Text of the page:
|Location||United Kingdom, Egham, Surrey|
|Type||Bachelor courses, full-time|
|Nominal duration||3 years|
|Tuition fee||To be confirmed|
High school / secondary education (or higher)
Required subject: Computer Science or Mathematics or Physics.
At least five GCSEs at grade A*-C or 9-4 including English and Mathematics. Please note that for students taking the BTEC Extended Diploma, GCSE Mathematics is also required at minimum grade B or 6.
The entry qualification documents are accepted in the following languages: English.
Often you can get a suitable transcript from your school. If this is not the case, you will need official translations along with verified copies of the original.
IELTS: 6.5 overall (with a minimum of 5.5 in all other subscores)
At least 1 reference(s) must be provided.
A motivation letter must be added to your application.
Want to work at the cutting-edge of computing technology and help in shaping the future of our global society? Computers, intelligent devices and the internet are central to so many aspects of 21st century life, from business and industry to governance and our personal lives. Their potential for transforming economies, driving efficiencies and enhancing the well-being of societies is almost limitless. Our progressive curriculum will give you the knowledge and technical skills that employers need, and introduce you to pioneering ideas and technologies to help you to realise your ambitions.
We cover all the essentials of application development, from programming to software engineering, databases to web development, computer graphics to robotics, and information security. You will also explore the fundamentals of computing – what computers do, and how efficiently they do it – and learn about a host of advanced technologies, from computer games, digital sound and music, to concurrent and parallel programming, machine learning, bioinformatics, the internet of things, computational finance and more. From the outset you will be experimenting with programming games, robots, Gadgeteer kits, Subversion, JUnit testing, Scrum-based Agile software and more, in our well-equipped laboratories.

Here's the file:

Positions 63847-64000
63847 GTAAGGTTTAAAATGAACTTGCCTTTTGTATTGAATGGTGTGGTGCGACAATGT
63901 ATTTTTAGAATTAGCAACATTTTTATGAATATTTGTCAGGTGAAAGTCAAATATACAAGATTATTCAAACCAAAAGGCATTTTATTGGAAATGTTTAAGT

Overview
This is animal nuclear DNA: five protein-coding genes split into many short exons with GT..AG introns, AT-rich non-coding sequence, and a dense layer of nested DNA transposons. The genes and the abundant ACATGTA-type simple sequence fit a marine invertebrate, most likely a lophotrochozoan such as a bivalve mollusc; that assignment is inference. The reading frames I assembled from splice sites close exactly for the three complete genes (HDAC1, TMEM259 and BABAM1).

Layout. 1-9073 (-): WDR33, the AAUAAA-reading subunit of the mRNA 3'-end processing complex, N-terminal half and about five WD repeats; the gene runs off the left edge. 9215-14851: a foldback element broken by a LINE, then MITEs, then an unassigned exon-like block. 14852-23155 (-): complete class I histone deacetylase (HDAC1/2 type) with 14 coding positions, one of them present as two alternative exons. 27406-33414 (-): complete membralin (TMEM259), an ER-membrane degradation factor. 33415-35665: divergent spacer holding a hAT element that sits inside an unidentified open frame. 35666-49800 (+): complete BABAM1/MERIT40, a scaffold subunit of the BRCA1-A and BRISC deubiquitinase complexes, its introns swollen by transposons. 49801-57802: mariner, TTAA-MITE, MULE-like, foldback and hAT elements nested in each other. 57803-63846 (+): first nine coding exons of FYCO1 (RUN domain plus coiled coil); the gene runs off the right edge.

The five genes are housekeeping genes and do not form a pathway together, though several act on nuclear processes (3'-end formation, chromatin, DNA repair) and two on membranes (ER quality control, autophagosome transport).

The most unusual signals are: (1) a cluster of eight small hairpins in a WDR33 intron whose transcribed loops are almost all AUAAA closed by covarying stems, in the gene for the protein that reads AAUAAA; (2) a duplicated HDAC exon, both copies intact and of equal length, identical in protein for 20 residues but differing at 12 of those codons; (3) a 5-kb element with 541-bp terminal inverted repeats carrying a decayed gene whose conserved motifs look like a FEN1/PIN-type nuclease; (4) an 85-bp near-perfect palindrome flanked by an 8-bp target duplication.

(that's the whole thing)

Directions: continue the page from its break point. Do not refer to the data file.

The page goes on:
We are a highly respected, research-focused department with a friendly approach and award-winning teaching. We offer a short-term summer work placement programme and a dedicated personal adviser to guide you through your studies. You will also be welcome to join our thriving Computing Society. We are one of only seven departments in the UK to hold the Athena SWAN bronze award for increasing female participation in computer science.
The programme’s modular structure gives you the flexibility to tailor your degree to your interests. We also offer you the opportunity to follow a specialist pathway that matches your career ambitions. At the end of year 1 you will have the option of transferring onto one of these pathways (Artificial Intelligence, Information Security or Distributed & Networked Computing), as well as onto a year-in-industry programme, or onto our longer and more advanced integrated masters programme. Transferring onto our Software Engineering pathway requires previous programming experience and early permission to take the Software Development course in year 1, rather than Object-oriented Programming.
Computing Laboratory (Games)
In this module you will develop an understanding of the basic concepts of 2D game design and apply them to the development of simple games using an objected-oriented approach. You will look at the nature of graphics, animation, and motion, considering the usage of vectors in these techniques. You will also examine the fundamentals of game physics, such as collisions, gravity and ballistics.
Computing Laboratory (Robotics)
In this module you will develop an understanding of the building of computer systems. You will learn about the elementary concepts of robotics, gaining practical experience in programming mobile robots to execute pre-defined movements using Java and Lego NXT. You will also consider the basics of sensors, proportional-integral-derivative (PID) feedback systems, and the principles of localisation.